17.5" f/5 Dob. IM-715 MCT. 120ED. Lunt 60mm Ha. Zeiss, Leica, Fujinon, Nikon, Pentax, Bushnell bins
Quote:Note that the mirror does not need to be exactly at air temperature. I have yet to find the tolerance though.
Quote:I have the feeling that thick mirrors can now chase the air temperature close enough to maintain good views during the whole night.
Quote:For typical after-sunset temperature gradients around here (Ohio, USA), mirrors up to roughly 1-3/4" thick can track the falling temperature close enough with only a rear fan. Thicker mirrors need airflow over both surfaces.
Quote:In this case, you just rely on scrambling the front boundary layer as much as possible. The effect on the wavefront is to preserve high spatial frequencies (fine detail) at the expense of low spatial frequencies (veiling glare). This is a good trade off when doing high-resolution imaging, as veiling glare can easily be processed out.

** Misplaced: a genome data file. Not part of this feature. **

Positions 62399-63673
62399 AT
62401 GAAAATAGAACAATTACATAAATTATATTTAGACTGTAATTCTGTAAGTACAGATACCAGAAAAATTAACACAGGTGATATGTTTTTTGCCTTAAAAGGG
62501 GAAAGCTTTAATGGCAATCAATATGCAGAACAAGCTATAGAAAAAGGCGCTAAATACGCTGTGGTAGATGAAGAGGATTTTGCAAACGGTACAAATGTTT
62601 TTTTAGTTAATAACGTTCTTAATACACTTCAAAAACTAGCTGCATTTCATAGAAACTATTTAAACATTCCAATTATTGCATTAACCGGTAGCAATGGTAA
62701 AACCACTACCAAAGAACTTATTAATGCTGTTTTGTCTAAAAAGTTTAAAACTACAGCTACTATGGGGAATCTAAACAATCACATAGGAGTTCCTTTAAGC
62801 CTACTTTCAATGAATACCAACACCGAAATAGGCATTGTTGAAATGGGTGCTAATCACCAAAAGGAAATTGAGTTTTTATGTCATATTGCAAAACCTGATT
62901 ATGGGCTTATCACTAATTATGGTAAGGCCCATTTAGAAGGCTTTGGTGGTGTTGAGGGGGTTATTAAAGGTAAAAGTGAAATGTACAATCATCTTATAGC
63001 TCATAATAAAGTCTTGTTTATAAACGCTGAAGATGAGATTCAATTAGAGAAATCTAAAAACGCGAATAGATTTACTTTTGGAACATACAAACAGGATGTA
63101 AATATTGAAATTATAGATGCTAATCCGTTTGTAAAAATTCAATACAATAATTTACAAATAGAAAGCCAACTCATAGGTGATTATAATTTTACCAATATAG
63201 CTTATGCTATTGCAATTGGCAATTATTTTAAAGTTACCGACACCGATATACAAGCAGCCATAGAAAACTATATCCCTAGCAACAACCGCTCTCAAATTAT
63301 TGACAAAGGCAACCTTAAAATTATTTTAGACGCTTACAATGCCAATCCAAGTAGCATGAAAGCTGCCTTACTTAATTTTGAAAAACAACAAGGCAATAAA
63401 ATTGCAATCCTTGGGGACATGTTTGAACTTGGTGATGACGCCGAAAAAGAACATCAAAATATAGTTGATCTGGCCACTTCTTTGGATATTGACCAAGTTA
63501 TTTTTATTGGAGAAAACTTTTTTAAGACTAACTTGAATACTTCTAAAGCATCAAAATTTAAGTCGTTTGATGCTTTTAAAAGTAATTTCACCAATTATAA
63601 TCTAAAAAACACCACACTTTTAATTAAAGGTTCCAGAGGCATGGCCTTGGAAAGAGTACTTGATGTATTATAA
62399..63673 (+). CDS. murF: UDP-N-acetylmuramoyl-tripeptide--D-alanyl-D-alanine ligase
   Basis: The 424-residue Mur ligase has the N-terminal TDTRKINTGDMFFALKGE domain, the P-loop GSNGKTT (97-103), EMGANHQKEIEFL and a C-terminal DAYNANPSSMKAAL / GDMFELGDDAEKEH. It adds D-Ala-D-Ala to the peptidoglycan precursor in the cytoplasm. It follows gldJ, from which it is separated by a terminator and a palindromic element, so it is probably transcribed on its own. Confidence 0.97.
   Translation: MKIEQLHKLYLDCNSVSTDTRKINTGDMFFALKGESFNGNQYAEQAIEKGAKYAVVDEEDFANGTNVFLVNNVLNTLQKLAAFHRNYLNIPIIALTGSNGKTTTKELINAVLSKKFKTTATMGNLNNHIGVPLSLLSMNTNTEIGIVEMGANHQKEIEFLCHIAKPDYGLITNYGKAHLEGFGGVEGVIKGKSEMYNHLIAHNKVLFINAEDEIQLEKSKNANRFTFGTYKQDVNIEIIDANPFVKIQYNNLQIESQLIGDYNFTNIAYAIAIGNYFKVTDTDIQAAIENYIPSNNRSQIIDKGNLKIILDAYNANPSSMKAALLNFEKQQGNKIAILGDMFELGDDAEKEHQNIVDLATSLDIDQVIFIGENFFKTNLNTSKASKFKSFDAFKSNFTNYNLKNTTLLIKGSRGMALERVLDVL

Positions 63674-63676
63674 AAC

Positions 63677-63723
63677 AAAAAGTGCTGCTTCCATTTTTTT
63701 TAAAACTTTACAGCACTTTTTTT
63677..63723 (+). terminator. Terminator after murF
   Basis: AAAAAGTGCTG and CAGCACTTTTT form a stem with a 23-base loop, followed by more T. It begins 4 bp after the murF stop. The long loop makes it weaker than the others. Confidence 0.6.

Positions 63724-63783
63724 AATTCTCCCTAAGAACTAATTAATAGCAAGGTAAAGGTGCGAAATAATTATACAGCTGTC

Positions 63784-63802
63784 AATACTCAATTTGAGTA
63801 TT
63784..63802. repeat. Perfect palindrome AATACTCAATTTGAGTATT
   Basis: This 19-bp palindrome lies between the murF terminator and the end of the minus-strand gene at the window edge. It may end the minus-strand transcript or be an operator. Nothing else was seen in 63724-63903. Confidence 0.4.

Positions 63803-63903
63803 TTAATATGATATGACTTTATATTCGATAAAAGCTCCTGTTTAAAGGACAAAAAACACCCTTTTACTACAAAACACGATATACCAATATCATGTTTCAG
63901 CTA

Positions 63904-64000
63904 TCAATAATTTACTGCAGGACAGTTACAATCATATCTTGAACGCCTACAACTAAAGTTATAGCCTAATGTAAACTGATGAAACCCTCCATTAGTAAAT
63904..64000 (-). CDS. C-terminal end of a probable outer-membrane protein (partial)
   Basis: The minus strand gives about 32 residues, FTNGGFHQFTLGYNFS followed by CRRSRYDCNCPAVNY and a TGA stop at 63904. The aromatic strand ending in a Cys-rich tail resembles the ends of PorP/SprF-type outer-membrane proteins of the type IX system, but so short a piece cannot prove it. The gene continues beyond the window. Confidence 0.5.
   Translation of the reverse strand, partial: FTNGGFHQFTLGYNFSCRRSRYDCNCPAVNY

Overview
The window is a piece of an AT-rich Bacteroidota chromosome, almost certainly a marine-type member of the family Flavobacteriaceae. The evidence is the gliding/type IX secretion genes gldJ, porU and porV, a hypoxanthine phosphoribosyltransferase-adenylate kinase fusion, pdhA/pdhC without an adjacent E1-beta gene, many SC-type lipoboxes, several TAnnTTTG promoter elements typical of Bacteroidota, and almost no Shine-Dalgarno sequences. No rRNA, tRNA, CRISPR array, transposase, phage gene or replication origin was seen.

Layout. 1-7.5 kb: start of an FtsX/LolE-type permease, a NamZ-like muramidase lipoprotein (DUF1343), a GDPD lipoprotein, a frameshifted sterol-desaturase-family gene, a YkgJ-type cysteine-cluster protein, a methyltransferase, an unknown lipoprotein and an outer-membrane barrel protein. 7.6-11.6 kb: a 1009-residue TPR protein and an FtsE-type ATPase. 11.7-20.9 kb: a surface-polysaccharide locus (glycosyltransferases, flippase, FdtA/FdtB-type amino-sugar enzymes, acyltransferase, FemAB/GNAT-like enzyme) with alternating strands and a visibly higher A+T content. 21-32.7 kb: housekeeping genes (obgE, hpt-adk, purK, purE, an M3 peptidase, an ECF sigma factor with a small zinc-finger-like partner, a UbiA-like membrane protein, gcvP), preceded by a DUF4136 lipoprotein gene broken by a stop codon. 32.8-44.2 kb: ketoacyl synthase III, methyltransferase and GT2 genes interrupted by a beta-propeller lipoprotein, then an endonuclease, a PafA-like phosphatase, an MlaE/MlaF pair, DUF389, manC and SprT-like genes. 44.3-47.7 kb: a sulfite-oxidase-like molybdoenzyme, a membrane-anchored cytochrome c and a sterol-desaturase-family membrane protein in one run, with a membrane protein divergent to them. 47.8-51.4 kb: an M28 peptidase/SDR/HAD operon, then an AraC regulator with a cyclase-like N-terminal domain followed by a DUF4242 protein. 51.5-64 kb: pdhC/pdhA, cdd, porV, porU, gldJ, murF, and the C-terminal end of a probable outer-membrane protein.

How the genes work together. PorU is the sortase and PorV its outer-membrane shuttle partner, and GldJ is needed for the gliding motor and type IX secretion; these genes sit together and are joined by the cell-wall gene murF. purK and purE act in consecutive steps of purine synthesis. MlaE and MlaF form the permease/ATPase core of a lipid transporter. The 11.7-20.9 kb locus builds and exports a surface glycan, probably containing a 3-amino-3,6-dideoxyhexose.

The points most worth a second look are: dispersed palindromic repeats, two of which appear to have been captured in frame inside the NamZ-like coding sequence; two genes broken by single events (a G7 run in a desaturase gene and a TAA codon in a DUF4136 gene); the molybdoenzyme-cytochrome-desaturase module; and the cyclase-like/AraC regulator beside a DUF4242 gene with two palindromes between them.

Quote:Note that my results above won't apply if you live in a region that experiences different temperature gradients. The late Jeff Medkeff reported his 10" mirrors never settling down, and he lived in Arizona where they have large temperature differences from day to night. If you live along a coastline or a small island, you probably have a small rate of temperature drop, and your thermal problems will be less severe.
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